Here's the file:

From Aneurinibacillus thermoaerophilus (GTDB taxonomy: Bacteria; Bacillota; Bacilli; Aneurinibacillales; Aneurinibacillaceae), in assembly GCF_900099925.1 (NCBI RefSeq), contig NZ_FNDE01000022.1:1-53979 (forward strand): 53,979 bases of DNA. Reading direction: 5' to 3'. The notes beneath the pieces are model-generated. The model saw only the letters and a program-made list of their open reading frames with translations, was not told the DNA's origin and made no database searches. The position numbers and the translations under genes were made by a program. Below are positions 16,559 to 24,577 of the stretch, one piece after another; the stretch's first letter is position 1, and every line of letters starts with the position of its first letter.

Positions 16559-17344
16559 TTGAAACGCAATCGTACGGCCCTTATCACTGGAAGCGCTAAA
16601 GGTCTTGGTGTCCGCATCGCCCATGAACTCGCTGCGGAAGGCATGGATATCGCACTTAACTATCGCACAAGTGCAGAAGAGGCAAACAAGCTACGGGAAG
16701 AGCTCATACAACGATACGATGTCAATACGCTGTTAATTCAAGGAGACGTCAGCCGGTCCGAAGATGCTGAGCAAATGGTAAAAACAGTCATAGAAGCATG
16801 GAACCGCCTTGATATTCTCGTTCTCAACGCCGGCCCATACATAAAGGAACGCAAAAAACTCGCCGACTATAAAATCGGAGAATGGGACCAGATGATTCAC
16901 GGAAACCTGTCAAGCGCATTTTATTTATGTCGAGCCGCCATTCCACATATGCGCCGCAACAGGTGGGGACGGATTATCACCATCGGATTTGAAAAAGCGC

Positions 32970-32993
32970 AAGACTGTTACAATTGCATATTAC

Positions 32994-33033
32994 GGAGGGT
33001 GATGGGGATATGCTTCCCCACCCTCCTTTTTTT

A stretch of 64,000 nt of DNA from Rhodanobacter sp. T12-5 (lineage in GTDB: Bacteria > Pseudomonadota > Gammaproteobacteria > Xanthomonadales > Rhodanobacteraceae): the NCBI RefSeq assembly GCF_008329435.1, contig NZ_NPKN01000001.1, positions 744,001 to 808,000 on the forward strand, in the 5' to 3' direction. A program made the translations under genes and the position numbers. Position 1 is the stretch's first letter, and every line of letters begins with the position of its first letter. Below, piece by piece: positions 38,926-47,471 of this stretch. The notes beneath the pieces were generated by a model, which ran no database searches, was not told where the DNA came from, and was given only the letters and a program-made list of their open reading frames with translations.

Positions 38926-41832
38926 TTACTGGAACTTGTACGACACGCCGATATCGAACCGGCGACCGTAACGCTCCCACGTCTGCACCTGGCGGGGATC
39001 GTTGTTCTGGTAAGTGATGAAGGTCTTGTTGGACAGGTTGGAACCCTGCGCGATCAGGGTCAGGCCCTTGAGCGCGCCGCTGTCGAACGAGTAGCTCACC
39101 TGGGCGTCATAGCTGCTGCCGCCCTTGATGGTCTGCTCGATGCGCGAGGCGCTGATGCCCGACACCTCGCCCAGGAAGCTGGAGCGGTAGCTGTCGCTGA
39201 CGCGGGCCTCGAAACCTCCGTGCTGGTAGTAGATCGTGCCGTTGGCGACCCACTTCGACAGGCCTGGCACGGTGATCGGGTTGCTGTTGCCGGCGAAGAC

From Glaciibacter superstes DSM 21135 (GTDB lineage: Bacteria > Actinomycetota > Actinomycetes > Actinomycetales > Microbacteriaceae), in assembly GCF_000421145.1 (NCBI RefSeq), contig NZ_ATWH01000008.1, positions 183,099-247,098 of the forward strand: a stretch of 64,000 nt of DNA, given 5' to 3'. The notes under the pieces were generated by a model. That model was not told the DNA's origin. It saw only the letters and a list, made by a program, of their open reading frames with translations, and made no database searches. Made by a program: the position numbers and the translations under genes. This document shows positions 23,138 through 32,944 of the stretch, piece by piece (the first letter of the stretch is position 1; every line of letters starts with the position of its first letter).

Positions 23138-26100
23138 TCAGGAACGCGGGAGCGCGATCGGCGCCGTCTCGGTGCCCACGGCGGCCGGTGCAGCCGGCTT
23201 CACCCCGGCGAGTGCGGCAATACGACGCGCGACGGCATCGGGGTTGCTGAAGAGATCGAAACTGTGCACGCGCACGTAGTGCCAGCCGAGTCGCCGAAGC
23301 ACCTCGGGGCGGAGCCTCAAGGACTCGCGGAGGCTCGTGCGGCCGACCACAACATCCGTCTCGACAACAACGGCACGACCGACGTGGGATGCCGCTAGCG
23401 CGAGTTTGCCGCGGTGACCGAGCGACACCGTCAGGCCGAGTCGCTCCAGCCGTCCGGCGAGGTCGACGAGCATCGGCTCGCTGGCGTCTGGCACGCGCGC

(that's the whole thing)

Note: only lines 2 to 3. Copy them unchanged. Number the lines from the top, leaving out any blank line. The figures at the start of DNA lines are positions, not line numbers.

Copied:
Positions 16559-17344
16559 TTGAAACGCAATCGTACGGCCCTTATCACTGGAAGCGCTAAA